The following is a guest post from my Friends at Inner Fire Yoga, located in Madison, Wisconsin. Cassidy Cooper, a yoga instructor at Inner Fire, hits the nail on the head with her research into why yoga is good for your body and your mind. You can learn more about Cassidy and the yoga she teaches at https://www.innerfireyoga.com
The Psychology of Yoga
By Cassidy Cooper
A regular yoga practice will undoubtedly produce physical benefits -- strength, flexibility, and balance to name a few -- but when you leave the studio in a state of “yoga bliss,” it becomes evident that the benefits reach far beyond the physical aspects. There have been plenty of studies done on the psychological benefits of yoga and these include stress relief, increased focus, and decreased symptoms/mood states associated with depression and anxiety. In a similar manner to asanas interacting with muscles, joints, etc. to produce the physical benefits of yoga, our yoga practice interacts with our brain in a way that produces these positive psychological effects as well.
Much of these psychological benefits can be attributed to the autonomic nervous system. Two major subsections of the autonomic nervous system are the parasympathetic and sympathetic nervous systems. Simply put, the sympathetic nervous system is responsible for “fight or flight” while the parasympathetic nervous system is responsible for “rest and digest.” Through the breathwork, asana, and meditation that takes place in a yoga class, we are activating the parasympathetic nervous system. This parasympathetic arousal occurs when we relax, bring attention to the body, and withdraw attention from stress-inducing thoughts. When we allow ourselves to relax as such, the parasympathetic nervous system is aroused, releases the neurotransmitter GABA (Gamma-aminobutyric Acid), and in turn elevates mood, decreases cortisol (stress hormone), and increases psychological well being. Lower levels of GABA have been correlated with poor mental states, whereas regular increases in GABA have been shown to improve well-being substantially. So do more Yoga -- your mental well-being will thank you.
Knowing that the relaxation, stillness, and mindfulness aspects of a yoga practice produce psychological benefits through parasympathetic nervous system arousal, it poses a question: Why do people practice yoga strenuously (physically challenging classes, hot studios, etc.)? When we challenge ourselves through a strenuous yoga practice, we are activating the sympathetic nervous system, the one responsible for the fight or flight response. Just think about it: the heart rate increases, breathing becomes heavier, and we sweat similarly to how we might in fight or flight scenarios. However, after we activate the sympathetic nervous system... we relax. Activating the sympathetic nervous system followed by parasympathetic arousal allows us to actually relax even further into the parasympathetic element. This being said, savasana is truly the most important posture in our yoga practice, allowing us to relax and activate the parasympathetic nervous system, in turn producing the psychological benefits of yoga.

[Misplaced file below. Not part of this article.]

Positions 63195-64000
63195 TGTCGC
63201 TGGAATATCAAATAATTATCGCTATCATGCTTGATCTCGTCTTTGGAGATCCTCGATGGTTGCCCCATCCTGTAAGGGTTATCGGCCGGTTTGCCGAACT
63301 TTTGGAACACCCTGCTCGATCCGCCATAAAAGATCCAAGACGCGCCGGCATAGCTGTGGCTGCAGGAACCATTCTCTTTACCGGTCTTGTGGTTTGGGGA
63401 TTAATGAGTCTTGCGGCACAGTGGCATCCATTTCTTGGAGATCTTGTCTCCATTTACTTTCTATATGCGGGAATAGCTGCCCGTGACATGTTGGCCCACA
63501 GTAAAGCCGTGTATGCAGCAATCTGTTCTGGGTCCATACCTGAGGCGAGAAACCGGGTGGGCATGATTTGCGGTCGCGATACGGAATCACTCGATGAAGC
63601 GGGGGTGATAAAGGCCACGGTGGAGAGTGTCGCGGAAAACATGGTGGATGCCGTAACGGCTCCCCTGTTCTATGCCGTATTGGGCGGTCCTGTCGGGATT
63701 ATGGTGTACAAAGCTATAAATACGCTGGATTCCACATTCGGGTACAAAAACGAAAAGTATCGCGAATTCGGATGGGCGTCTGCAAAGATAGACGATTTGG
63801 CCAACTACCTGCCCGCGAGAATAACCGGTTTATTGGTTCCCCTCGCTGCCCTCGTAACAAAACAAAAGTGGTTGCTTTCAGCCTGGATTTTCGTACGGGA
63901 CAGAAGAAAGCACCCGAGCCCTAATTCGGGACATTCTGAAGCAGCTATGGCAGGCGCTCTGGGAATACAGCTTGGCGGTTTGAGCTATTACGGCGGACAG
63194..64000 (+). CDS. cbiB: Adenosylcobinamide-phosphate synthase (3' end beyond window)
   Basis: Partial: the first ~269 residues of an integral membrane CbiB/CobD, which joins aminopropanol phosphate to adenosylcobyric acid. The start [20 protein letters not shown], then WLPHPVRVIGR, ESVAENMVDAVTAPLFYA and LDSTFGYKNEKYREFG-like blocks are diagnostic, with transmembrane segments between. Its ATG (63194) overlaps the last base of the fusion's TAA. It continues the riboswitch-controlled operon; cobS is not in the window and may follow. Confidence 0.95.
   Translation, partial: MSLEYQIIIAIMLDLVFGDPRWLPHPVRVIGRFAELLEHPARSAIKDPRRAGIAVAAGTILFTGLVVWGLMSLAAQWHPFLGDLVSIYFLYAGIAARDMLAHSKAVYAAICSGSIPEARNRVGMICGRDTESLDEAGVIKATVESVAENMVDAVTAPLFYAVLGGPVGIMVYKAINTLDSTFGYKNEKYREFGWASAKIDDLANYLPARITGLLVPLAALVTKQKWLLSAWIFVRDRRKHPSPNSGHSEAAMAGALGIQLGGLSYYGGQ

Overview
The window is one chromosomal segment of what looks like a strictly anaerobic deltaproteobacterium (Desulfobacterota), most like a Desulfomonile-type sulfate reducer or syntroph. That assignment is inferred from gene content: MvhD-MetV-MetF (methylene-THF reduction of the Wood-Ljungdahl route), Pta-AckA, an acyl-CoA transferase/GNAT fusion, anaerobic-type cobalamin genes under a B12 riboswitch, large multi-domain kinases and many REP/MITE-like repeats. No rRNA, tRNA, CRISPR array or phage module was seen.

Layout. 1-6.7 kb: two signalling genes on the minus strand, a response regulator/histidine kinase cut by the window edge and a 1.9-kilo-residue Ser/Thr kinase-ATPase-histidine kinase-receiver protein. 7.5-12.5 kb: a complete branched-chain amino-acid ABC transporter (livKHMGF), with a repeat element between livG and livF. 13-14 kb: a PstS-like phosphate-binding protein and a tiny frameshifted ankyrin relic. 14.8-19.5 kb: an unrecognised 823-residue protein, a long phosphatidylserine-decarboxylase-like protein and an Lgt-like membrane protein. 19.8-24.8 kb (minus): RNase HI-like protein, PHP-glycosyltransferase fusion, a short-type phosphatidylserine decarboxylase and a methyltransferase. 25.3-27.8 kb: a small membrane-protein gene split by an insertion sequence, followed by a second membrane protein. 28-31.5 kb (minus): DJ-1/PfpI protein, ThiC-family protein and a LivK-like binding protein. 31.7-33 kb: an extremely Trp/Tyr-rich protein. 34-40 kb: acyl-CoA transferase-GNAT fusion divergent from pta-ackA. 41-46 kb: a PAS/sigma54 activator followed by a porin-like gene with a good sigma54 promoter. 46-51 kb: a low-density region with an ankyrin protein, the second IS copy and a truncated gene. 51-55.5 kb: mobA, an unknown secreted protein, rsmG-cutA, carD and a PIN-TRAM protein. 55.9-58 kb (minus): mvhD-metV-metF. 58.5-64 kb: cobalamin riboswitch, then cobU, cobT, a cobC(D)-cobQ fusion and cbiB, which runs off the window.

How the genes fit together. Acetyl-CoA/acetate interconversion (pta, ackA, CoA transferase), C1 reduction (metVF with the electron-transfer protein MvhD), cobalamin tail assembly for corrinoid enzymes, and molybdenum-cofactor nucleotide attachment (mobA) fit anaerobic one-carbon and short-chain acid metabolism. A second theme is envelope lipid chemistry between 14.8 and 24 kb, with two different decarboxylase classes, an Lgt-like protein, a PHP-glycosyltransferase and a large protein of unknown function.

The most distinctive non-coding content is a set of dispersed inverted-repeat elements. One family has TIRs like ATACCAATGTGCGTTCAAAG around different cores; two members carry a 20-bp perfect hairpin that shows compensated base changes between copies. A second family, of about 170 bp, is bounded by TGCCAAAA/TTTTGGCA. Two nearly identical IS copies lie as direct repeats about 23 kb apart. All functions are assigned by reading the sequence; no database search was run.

Not only does yoga produce psychological benefits through the nervous system, but practicing yoga will affect the endocrine system as well, producing even more benefits for the practitioner. The endocrine system is a collection of glands that produce hormones responsible for many functions in our bodies such as growth and development, metabolism, mood, and sleep. The hormones secreted by the endocrine glands have a profound effect on our mood. In our yoga practice, we strive to balance the endocrine glands. In fact, the chakras are almost directly aligned with the endocrine system and when we strive to balance the chakras through our yoga or meditation practice, we are facilitating the balancing of the endocrine glands to aid in positive physical and psychological benefits. For instance, the thymus gland is located under the breastbone and is responsible for keeping our immune systems strong and this gland relates to the Anahata (heart) chakra. The Anahata chakra is responsible for our capacity for love and connection. When we target this area in our yoga practice, such as through heart-opening postures or sound therapy, all of these elements come together and we experience immense benefits. In yoga, specific poses held for specific periods of time put sustained, alternating pressure on the endocrine glands and help them to function better through facilitating blood circulation.
Yoga clearly produces psychological benefits through activating the parasympathetic nervous system and the endocrine glands, but that’s not all. Studies have also found yoga to increase neuroplasticity, our ability for the brain to change and evolve throughout our lives, and executive function -- sets of cognitive processes that control behavior. EEG studies have shown that meditation strengthens the pathways between the prefrontal cortex, the center of happiness, concentration, rational thinking, and more, and the rest of the brain. Meditation has also been shown to reduce gray matter in the amygdala, which is linked to fear and anxious thoughts.
There have been countless studies performed on the psychological benefits of yoga and I would urge any student of yoga to look into these studies further. Understanding the powerful psychological impacts of yoga can allow us to appreciate this practice even deeper and know the bodily processes responsible for that blissful feeling we experience following a yoga class. Whatever reason you enter the yoga studio for, know that you are doing an incredible favor to your body, your brain, and your overall well-being.
To learn more about Inner Fire Yoga and the art of creating a great yoga practice for yourself, visit https://www.innerfireyoga.com